After all this work refinancing your loans and getting great interest rates, you have actually done nothing to your debt.  Now comes the hard part: making the payments.  Decide when you want to be debt free.  I think 10 years is a reasonable amount of time since you also need to invest your money and let compounding interest do its thing.  But the bottom line is that making large and consistent payments is the only sure way to pay off student loans.  Refinancing and consolidating may sound nice, but debt payoff is the name of the game.

Some people hate debt and will want to be debt free in 5 years.  More power to you.  The key is to be aggressive and make consistently high payments.  This will also mean you probably will have to postpone that around the world vacation or the new house until you’re debt free.  So be it.  The longer debt has a hold on you the more it will squeeze out of your finances.  Getting rid of it sooner is almost always better.

Step 3:  Invest early and often.

One benefit of making a high income from a professional position such as a doctor or lawyer is that you can use your money to enjoy a very comfortable life.  But once you stop working, the money stops coming in.  And trouble will soon follow.  That’s why investing is important.  It allows you to make money work for you when you can’t, or have no desire, to work anymore

The other benefit of making a high professional income?  Being able to invest more than the average person.  This is important since most professionals don’t start working until a few years after the general population.  We’re already behind the curve when it comes to starting to invest so it’s extremely important to invest early in your career in order to let compound interest do its thing.

And please do not underestimate the effect of compounding interest.  The earlier you invest, the quicker your money will grow and the quicker you can retire.  Or make an around the world trip  Or whatever it is you want.  Investing gives you that choice.

Investing comes in many forms.  It can be buying mutual funds within an employer sponsored retirement account.  Or a Traditional or Roth IRA you open on your own and pick some stocks.  Or it can be in the form of rental properties that you buy and hold.  There are many options, so just pick the ones that interest you and pour your heart, soul and money into them.  Allow that money to grow so you’ll be able to handle anything life throws your way.  Or simply retire at age 50 if you feel like it.

Conclusion

So that’s really all it takes.  Live like a slightly richer student, start attacking your student loans and begin your investing career as early as possible.  It just comes down to these three steps.  Now there are nuances and details within these steps you will need to figure out on your own.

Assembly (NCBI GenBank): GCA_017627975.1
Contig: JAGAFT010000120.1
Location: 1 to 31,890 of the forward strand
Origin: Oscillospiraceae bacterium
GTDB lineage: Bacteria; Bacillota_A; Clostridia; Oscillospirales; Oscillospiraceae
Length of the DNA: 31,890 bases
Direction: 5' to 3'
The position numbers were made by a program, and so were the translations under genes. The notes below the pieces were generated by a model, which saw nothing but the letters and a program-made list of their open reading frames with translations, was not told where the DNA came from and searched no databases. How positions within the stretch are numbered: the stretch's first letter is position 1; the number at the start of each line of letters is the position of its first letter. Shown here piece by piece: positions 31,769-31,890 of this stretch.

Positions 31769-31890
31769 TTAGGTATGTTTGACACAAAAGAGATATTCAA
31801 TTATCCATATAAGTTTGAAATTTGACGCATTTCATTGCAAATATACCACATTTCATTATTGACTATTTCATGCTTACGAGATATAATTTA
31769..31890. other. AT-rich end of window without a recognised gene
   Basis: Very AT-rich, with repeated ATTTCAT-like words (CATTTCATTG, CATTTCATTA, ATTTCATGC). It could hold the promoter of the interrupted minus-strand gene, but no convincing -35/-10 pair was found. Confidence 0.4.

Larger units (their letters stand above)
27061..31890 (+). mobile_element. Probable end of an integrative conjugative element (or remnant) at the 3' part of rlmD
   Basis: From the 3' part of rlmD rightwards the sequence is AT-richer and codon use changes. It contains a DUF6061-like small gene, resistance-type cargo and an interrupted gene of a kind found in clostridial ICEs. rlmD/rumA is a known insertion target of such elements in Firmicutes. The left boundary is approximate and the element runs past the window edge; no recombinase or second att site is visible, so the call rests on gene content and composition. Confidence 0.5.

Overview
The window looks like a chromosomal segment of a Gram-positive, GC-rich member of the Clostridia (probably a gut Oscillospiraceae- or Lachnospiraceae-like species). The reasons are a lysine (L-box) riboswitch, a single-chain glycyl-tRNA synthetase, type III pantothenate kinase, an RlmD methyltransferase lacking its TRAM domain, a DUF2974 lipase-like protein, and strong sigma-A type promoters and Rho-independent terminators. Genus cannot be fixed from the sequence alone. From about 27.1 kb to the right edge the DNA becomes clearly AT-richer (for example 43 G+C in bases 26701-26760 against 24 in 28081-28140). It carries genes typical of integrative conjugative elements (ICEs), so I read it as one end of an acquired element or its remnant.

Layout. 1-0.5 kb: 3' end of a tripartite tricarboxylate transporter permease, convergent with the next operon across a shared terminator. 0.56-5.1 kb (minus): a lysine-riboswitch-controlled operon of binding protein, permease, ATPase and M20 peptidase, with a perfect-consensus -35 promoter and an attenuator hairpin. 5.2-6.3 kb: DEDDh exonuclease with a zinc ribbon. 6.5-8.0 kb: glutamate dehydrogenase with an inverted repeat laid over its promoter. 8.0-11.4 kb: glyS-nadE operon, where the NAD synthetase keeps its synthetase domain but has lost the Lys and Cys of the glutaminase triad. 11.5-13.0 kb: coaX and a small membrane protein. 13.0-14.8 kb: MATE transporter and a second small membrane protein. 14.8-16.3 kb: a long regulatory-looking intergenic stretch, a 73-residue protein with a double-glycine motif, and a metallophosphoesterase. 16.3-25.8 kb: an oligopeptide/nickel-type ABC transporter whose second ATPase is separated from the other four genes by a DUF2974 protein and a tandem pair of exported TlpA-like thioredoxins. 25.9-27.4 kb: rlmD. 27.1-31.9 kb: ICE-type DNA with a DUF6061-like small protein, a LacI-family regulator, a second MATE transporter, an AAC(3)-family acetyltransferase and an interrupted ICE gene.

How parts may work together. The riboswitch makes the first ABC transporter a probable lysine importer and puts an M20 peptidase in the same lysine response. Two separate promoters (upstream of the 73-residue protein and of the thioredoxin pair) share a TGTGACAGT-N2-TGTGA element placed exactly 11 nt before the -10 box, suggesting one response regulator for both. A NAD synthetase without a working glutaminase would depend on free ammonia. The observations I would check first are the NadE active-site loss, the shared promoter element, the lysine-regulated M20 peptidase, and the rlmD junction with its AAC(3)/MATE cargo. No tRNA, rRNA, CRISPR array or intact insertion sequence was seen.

Things such as how much should you allocate to student loan payments and how much to investing?  How much house can you really afford?  When is a good time to have kids?  What is your risk tolerance when it comes to investing?

There is no one size fits all answer to these important questions.  But as long as you get the big things right, you can figure out the details along the way.

And then check your bank accounts to find you’re a millionaire!

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Comments

  1. Solid! The negative net worth should be treated as an investment itself, in education. Treat is as firepower to generate that high income. I’d like to add that in addition to investing, taking advantage of free money such as a company match in retirement plans if it’s offered by your employer. This is a great way to leverage on an already great savings tool.

    • You’re right it’s definitely an investment. But being in a negative net worth state is still a precarious situation and getting into debt and overspending can make it even worse. The company match is a great thing I just wish my company offered one!

  2. Darrius Croal says:

    Very Informative sir.

  3. I’d just add to the conversation a bit here by saying that you’ll want to invest early and often AND consistently for a period of thirty or forty years.

    It just takes that long before your wealth really starts to take off.

    • You’re exactly right. Much of the growth in retirement accounts will happen in the last 10% of that 30 year span. You just have to stick with it!